qfrerichs

Wiki Contributions

Comments

2020 Annual Review from the Happier Lives Institute

Congratulations on an excellent year of research and thank you for your contributions to this cause area! 

To offer a perhaps under-explored  research thread in the treatment and mitigation of cluster headaches and migraines, which I haven't seen in pieces from HLI or OPIS, there appears to be moderately high efficacy (for n=18) of a ketogenic diet on reduction in incidence of such headaches: 

"Of the 18 CCH patients, 15 were considered responders to the diet (11 experienced a full resolution of headache, and 4 had a headache reduction of at least 50% in terms of mean monthly number of attacks during the diet)" (https://www.ncbi.nlm.nih.gov/pmc/articles/PMC5816269/). 

Keto diets are quite restrictive, require an adaptation period (anywhere from 2 days  - 2 weeks, the above study utilized an 18-day period, https://hvmn.com/blogs/blog/ketosis-how-long-does-it-take-to-get-into-ketosis-and-keto-adapt) and are often not particularly animal wellfare-friendly. 

I'd be interested to explore the cost-effectiveness of an intervention based on using exogenous ketones, especially those derived from plants (somewhere around $1-2 per day? e.g. https://shop.perfectketo.com/products/powdered-mct-oil-from-coconuts-for-keto-and-ketosis, https://rspnutrition.com/products/ketobhb) as an alternative to drug-based treatment of CH. Although research is sparse, it seems probable that exogenous ketones also decrease the adaptation period to a keto diet (ethically important due to the extreme nature of these conditions). There are some reported, rather mild side effects to exogenous ketones (https://perfectketo.com/why-ketones-cause-stomach-pain/), but these seem negligible in the case of treating CH and migraines.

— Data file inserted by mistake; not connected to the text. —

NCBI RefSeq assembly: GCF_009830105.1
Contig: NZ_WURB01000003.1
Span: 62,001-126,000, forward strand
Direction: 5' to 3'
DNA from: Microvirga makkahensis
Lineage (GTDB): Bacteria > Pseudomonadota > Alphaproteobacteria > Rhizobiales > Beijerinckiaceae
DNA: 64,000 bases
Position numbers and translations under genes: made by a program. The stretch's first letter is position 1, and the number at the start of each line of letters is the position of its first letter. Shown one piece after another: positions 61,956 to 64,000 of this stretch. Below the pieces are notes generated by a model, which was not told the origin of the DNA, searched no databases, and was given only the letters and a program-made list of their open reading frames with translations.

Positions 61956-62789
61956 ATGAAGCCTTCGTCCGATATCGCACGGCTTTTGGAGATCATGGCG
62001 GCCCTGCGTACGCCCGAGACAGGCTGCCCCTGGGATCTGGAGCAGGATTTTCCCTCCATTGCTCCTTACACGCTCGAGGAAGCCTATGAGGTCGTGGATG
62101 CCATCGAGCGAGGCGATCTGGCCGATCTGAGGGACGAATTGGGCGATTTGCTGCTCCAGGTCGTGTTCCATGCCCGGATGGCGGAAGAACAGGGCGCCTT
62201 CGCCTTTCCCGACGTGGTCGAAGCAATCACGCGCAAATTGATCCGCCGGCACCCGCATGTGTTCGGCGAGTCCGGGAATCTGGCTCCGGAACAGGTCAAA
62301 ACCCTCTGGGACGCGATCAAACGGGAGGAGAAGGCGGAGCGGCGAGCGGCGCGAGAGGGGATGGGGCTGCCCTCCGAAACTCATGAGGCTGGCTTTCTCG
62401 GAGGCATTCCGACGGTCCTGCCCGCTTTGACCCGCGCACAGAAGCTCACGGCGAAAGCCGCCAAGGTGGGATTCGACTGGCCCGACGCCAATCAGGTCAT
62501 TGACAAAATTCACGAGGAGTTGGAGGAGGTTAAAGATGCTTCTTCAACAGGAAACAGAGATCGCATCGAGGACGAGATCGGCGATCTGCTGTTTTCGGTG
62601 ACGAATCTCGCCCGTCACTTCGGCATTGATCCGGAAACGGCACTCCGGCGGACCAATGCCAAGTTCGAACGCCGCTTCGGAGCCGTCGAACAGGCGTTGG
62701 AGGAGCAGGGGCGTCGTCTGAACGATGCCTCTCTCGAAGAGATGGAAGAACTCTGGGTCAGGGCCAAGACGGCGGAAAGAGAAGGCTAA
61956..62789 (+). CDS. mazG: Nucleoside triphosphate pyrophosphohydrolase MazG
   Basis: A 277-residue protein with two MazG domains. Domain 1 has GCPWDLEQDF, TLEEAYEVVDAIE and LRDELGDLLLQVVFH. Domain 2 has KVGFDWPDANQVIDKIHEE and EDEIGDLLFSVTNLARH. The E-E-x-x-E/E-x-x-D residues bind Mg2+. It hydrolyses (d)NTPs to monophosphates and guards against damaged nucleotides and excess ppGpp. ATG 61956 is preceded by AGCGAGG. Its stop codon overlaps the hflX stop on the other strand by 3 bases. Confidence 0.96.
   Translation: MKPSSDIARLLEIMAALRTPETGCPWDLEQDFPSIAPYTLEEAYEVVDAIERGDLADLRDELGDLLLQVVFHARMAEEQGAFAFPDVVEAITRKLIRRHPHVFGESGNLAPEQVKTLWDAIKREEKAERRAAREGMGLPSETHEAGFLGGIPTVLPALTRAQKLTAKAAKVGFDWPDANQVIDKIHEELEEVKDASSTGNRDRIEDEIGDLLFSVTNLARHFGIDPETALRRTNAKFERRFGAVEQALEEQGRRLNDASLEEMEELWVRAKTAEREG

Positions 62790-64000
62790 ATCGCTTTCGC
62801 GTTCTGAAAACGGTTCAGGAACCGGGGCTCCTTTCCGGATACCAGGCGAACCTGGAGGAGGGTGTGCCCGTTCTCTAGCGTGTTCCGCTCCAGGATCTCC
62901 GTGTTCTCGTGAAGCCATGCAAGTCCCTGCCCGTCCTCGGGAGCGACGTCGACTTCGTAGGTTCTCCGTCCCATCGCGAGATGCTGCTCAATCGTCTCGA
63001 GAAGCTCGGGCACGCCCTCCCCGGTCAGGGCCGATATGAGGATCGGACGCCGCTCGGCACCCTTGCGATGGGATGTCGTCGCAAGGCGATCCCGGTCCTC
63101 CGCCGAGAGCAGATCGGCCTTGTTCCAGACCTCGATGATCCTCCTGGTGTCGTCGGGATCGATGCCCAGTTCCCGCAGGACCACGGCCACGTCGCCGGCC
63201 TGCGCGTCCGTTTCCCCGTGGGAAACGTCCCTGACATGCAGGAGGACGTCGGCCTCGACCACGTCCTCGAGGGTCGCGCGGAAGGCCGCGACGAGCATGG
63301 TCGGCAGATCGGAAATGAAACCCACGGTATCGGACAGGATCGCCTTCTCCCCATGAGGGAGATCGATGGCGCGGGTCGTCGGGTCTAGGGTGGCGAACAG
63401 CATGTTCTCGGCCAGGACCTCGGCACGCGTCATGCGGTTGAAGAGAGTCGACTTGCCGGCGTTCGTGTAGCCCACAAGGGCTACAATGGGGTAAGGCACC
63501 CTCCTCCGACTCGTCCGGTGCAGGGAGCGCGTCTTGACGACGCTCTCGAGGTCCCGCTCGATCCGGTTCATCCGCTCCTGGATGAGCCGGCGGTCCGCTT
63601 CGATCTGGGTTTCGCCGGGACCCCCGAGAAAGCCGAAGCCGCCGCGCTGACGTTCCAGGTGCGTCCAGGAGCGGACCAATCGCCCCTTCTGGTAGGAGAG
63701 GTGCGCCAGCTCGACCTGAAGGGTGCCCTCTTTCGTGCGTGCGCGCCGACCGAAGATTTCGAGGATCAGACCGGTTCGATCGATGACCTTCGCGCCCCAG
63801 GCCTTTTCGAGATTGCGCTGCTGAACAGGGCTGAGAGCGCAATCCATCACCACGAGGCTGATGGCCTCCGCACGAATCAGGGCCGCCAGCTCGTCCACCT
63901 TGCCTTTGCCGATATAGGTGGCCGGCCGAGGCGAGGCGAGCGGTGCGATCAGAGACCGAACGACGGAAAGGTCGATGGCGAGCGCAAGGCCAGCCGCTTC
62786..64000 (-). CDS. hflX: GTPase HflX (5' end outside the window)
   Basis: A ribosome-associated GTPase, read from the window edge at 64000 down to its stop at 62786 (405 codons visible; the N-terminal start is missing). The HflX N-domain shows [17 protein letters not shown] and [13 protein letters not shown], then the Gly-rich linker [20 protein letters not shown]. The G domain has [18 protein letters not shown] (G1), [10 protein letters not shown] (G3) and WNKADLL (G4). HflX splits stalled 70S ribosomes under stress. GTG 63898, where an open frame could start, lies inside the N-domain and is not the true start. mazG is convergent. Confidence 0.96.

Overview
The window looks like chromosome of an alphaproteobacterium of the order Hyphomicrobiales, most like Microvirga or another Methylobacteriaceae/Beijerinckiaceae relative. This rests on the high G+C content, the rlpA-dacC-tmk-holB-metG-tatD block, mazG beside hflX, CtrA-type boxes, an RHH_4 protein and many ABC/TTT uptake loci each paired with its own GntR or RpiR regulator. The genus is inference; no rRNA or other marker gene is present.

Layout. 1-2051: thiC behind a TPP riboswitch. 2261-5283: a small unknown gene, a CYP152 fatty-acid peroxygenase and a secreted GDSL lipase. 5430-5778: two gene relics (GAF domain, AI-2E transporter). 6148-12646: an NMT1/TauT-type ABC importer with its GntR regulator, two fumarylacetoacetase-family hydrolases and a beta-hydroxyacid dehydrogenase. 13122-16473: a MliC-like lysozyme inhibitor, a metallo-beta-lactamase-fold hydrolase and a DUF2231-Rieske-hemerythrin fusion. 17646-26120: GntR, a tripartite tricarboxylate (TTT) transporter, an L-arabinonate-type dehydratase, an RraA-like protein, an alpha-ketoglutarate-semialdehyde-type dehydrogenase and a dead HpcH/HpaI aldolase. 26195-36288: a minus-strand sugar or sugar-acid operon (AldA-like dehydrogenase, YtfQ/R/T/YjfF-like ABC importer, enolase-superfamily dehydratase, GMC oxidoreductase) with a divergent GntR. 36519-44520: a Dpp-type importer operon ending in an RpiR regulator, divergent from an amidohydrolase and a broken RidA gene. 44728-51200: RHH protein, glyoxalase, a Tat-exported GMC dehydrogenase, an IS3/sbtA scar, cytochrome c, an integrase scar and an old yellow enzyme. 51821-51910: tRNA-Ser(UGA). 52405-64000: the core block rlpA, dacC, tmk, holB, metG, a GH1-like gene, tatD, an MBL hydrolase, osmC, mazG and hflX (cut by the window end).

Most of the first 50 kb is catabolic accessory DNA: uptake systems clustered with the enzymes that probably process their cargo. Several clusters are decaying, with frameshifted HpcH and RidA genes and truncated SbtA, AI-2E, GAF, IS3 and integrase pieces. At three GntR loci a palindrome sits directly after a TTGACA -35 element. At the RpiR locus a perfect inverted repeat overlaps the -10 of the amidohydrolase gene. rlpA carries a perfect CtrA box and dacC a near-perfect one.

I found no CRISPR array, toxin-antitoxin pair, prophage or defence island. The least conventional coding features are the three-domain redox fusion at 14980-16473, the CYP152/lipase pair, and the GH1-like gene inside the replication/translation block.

Using Ibogaine to Create Friendlier Opioids

Thank you. I certainly agree that in most occupations (operating large machinery, doing difficult cognitive tasks) and studying, it is not of benefit to feel high on the job. However, I would note important to note that 1) partial opioid agonists have significantly more mild euphoriant properties than full agonists and 2) Kratom, which contains a partial mu-opioid agonist, has traditionally been used in Southeast Asia by field laborers as a ‘labor enhancement’ to enjoy their work more and combat their pain problems (https://www.ncbi.nlm.nih.gov/pmc/articles/PMC4657101/). For individuals who spend the majority of their lives in grueling conditions and who appear to be facilitated rather than harmed by the effects of partial agonist opioids, I see more benefit than harm to having a slightly euphoria-inducing agent. For other occupations, this makes less sense.